Triangulation refers to a specific behavior that can come up within a two-person conflict. This tactic can show up in nearly any type of relationship — between friends, family members, romantic partners, or even coworkers.
Triangulation happens when one or both of the people involved in the conflict try to pull a third person into the dynamic, often with the goal of:
- deflecting some of the tension
- creating another conflict to take the spotlight off the original issue
- reinforcing their sense of rightness or superiority
A couple having an argument, for example, might turn to a roommate, encouraging them to take a side or help work things out.
People with narcissistic personality disorder or narcissistic tendencies might also use triangulation, usually to maintain control over situations by manipulating others.
With narcissistic triangulation, one-on-one conversations or disagreements might quickly become two-against-one situations. You might suddenly find yourself left out, your protests ignored and overruled.
Wondering what prompts this behavior? Looking for useful coping strategies? We talked to an expert to get some answers.
Before getting into the motives behind this behavior, it’s important to understand the different ways narcissistic triangulation can show up in various scenarios.
Here are a few examples to consider.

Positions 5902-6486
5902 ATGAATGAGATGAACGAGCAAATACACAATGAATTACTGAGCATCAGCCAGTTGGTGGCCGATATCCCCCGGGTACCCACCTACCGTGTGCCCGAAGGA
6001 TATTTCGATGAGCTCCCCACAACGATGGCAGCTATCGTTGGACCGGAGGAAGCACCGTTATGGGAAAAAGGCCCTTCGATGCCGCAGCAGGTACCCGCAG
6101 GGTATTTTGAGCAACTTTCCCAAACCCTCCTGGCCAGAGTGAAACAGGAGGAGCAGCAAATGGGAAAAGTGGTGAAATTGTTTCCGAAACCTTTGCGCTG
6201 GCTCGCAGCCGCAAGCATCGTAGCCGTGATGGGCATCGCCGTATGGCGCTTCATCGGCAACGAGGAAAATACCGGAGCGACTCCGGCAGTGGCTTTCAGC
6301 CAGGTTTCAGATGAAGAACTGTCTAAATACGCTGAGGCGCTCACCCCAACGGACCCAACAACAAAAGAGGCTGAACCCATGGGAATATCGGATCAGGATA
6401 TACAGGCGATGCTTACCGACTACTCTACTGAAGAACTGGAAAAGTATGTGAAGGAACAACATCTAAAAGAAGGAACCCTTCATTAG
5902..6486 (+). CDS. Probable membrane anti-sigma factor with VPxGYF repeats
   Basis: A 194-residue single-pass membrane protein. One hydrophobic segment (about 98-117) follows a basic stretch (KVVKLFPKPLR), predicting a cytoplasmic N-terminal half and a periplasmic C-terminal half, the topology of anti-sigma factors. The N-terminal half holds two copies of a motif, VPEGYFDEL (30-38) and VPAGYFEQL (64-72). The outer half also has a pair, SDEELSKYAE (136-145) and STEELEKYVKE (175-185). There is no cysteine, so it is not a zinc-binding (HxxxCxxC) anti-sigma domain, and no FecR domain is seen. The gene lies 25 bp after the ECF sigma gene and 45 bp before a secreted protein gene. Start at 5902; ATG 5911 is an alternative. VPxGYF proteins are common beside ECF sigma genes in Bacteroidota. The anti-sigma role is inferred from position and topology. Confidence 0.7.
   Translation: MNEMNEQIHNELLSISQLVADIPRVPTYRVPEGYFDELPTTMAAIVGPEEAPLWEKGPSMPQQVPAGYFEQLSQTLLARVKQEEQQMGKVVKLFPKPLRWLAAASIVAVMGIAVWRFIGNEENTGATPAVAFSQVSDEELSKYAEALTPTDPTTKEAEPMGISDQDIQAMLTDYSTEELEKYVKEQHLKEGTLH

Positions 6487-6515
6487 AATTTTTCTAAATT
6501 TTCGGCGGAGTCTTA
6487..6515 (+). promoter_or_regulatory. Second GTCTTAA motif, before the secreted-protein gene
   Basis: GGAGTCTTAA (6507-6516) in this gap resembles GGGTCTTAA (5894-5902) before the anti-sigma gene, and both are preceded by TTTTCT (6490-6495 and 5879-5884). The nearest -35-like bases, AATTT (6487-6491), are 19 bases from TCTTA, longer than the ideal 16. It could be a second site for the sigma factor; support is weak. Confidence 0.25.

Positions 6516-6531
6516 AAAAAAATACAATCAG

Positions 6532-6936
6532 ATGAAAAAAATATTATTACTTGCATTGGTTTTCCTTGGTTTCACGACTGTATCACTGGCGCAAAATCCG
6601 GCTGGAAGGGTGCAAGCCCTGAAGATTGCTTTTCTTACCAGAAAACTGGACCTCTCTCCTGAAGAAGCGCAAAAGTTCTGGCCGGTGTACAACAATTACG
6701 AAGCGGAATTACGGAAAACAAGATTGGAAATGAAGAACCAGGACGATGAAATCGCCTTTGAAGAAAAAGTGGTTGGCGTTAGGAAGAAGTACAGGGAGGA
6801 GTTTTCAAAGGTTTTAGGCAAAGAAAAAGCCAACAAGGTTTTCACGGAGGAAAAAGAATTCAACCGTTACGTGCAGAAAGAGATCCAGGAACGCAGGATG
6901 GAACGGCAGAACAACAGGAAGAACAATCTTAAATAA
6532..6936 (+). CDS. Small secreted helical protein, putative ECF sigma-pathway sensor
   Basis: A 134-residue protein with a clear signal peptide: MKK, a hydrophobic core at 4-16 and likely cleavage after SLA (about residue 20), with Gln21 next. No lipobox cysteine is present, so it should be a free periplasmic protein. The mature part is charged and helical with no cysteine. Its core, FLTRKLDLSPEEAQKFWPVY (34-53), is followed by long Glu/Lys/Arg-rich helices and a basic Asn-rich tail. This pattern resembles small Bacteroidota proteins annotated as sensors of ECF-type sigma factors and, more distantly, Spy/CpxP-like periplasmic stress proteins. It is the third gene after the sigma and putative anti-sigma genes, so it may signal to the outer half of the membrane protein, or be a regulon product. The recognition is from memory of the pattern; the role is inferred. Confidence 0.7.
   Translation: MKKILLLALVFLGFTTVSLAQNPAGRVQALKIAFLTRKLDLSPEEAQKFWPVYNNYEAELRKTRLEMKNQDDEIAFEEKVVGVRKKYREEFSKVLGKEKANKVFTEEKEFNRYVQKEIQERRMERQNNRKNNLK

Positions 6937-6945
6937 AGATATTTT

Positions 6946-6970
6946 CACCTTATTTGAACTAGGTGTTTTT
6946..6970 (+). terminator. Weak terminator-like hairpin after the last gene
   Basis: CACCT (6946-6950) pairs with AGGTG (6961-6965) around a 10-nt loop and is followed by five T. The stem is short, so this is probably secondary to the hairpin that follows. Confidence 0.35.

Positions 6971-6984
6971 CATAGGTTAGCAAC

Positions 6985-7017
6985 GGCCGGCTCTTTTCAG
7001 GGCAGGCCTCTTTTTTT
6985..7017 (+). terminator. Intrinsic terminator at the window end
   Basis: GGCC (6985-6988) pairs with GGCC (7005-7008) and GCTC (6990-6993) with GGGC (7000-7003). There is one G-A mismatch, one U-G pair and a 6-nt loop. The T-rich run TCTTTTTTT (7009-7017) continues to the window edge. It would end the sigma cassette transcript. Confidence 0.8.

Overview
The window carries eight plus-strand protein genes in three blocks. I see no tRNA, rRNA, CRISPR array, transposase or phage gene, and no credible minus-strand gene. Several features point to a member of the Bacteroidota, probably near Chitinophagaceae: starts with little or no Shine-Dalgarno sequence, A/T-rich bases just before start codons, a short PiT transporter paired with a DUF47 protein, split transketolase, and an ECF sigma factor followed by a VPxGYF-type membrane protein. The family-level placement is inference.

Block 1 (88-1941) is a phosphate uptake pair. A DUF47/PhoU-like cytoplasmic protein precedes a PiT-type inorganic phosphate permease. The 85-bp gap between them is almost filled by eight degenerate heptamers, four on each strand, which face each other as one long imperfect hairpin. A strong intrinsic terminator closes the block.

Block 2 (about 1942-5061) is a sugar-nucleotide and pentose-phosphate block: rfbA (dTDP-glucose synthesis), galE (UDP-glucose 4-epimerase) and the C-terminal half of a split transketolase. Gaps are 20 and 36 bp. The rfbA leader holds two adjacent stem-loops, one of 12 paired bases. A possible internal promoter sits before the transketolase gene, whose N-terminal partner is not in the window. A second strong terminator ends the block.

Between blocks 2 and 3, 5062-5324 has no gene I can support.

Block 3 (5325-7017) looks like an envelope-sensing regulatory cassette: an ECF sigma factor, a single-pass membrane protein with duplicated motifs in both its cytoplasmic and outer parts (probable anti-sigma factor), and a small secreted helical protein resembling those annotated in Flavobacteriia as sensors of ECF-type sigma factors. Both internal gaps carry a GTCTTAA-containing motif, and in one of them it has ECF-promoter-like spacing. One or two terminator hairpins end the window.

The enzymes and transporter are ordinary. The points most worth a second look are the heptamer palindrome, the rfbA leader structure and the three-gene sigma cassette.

Triangulation is one way a partner with narcissism might work to maintain control in the relationship.
People with narcissism don’t always use blatant abuse tactics, like name-calling or aggression and violence. Instead, they often use manipulative tactics, like gaslighting, silent treatment, or triangulation, in order to maintain the upper hand.
If you offer the praise and admiration they’re looking for, they might find the relationship with you perfectly fulfilling. But they want to make sure you continue to supply the attention they need, so they subtly unbalance you to keep you from attempting to leave the relationship.
“Look,” they might say, holding out their phone to show you a picture of their last partner, completely nude. “They keep sending me photos, saying that they want me back.”
They take a long look at the photo, then at you, then back at the photo.
“Honestly, I’m not sure why we broke up anymore,” they might add. “We had the wildest sex. And what a hottie.”
Maybe they continue to drop mentions of their ex from time to time, reminding you of the hot, sexy person who wants to get back together with them. They don’t outright compare the two of you, but they certainly imply they had a better time together.
As a result, you might feel insecure and begin to worry they’ll leave you for their ex. You might also work harder to accommodate their needs and desires in order to earn similar praise.
Both outcomes can make it easier for them to manipulate you in order to get what they want.
Between parents and children